In part 3 of this series, we describe how a Skill using account linking can get an access token in the Skill Service. Havin the access token is a prerequisite for calling an API.

First, if no access token is present, the Alexa Skill needs to log the user in on the authorization endpoint. This process is only available via GUI, so the voice Skill needs to direct the user to the screen of the device or of the Alexa App. The important part is the withLinkAccountCard() function, that calls the authorization URL specified in the Skill Interface configuration.

const Handler = {
handle(handlerInput) {
// get the access token from the context
var accessToken = handlerInput.
requestEnvelope.context.System.user.accessToken;
// no access token? need to trigger authorization
if (accessToken == undefined){
var speechText = "You need to link your Account."+
"Follow the instructions"+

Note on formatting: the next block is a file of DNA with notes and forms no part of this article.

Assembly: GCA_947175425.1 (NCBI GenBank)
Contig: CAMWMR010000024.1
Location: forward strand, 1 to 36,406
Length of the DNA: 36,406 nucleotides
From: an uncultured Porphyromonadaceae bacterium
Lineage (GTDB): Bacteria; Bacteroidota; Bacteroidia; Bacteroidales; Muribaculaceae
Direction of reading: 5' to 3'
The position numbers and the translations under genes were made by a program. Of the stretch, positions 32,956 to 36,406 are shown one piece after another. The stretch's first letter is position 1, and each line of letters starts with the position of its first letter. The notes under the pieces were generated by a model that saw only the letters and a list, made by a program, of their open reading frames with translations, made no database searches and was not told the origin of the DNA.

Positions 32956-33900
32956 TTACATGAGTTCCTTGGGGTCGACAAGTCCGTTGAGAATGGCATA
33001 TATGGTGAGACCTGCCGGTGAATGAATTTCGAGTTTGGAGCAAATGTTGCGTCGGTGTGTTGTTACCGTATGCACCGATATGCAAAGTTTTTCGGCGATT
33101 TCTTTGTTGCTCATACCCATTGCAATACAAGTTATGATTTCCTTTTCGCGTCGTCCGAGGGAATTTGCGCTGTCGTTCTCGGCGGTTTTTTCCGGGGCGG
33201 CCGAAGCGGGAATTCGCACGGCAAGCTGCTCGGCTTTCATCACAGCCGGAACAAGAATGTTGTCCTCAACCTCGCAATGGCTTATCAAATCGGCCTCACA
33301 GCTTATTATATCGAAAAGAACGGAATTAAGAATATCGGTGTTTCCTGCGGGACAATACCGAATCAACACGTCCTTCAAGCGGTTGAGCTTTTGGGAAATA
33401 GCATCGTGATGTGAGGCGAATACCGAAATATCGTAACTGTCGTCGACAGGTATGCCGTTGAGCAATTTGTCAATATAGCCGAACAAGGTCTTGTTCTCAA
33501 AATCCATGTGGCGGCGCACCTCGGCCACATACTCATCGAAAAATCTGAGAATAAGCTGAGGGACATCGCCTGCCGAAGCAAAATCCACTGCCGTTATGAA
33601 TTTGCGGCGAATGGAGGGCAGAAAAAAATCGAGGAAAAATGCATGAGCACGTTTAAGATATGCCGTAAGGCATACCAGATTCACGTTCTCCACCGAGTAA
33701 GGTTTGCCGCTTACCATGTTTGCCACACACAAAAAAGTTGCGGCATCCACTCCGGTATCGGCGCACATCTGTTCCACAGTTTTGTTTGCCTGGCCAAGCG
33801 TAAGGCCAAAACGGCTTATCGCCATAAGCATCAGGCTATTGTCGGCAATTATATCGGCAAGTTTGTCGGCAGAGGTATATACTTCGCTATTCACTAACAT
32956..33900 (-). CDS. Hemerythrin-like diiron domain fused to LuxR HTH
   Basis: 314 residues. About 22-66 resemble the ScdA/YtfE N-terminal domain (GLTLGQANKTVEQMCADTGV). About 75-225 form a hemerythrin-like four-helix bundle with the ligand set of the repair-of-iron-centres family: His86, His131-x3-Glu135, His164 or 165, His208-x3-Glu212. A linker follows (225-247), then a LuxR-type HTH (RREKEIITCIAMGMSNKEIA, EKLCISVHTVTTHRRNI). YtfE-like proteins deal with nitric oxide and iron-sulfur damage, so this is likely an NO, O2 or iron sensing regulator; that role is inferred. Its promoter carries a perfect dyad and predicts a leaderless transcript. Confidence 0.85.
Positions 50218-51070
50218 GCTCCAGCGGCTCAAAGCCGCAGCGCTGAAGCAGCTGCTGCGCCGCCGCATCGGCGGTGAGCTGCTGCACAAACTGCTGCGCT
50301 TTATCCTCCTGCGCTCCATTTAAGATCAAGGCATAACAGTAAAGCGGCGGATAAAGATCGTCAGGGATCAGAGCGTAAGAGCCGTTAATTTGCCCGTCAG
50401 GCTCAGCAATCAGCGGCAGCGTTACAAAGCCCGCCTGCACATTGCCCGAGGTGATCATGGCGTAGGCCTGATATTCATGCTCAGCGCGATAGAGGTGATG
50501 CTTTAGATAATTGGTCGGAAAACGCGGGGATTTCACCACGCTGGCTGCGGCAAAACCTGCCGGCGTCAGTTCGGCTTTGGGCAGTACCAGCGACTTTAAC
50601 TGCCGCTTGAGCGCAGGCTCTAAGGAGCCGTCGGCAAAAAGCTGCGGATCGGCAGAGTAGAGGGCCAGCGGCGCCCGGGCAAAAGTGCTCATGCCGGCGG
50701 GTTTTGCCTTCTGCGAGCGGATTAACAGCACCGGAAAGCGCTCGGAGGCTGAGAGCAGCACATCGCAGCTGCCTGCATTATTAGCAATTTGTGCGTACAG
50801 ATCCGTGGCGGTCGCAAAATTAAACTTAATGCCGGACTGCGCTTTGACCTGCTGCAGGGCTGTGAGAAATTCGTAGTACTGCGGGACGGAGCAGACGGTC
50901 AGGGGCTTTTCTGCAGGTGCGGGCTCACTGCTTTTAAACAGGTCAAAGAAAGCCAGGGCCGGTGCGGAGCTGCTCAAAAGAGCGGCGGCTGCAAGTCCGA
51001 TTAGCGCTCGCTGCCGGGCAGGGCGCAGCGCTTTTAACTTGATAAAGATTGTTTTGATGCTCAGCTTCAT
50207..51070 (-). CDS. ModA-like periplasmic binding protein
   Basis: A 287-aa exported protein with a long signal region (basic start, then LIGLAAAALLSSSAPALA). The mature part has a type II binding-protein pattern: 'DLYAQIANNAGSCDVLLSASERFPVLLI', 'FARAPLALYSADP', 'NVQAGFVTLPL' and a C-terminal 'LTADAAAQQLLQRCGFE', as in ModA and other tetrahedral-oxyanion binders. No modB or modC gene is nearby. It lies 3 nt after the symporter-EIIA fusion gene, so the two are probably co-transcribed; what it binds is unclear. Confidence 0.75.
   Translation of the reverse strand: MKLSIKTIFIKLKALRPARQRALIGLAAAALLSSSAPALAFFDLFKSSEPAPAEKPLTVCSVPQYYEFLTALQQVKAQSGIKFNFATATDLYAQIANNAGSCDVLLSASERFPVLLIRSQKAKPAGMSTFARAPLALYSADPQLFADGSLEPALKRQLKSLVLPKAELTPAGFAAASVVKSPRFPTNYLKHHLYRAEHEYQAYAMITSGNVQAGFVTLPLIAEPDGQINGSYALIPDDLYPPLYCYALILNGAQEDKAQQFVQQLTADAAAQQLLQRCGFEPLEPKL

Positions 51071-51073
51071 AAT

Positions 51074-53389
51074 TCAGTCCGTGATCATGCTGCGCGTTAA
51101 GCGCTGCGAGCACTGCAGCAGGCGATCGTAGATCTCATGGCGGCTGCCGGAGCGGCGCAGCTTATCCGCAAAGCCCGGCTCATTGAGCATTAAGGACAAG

"on the screen or in your Alexa App.";
return handlerInput.responseBuilder
.speak(speechText)
.withLinkAccountCard()
.getResponse();
}
}
};

When this handler returns, the user needs to sign in on the login page of the third-party (e.g. Spotify) in the Alexa companion App and consent to the data sharing. The technical complexity of the OAuth flow is hidden from the Skill developer, as the redirect endpoint is provided by Alexa and the token endpoint gets called automatically by Alexa with the correct parameters. As a result, we get the access token in the user object of the next request:

handlerInput.requestEnvelope.context.System.user.accessToken

Check out the other posts in this series on Alexa Account Linking:

In my new book “Making Money with Alexa Skills – A Developer’s Guide” I describe not only how to develop, but also how to monetize Alexa Skills. Account linking is one of the possibilities for personalizing a Skill and make it unique – more practical approaches for personalizing Skills are described in the book. https://api-university.com/books/alexa

In the OAuth 2.0 book you can find a simple and understandable explanation of all the standard OAuth Flows (such as those supported by Alexa). What makes this book unique is that the complicated OAuth interactions are visualized as easy-to-understand Sequence Diagrams. https://api-university.com/books/oauth-2-0-book/

Part 3 of Alexa Account Linking with OAuth: Skill Service: Get Access Token

Also published on Medium.

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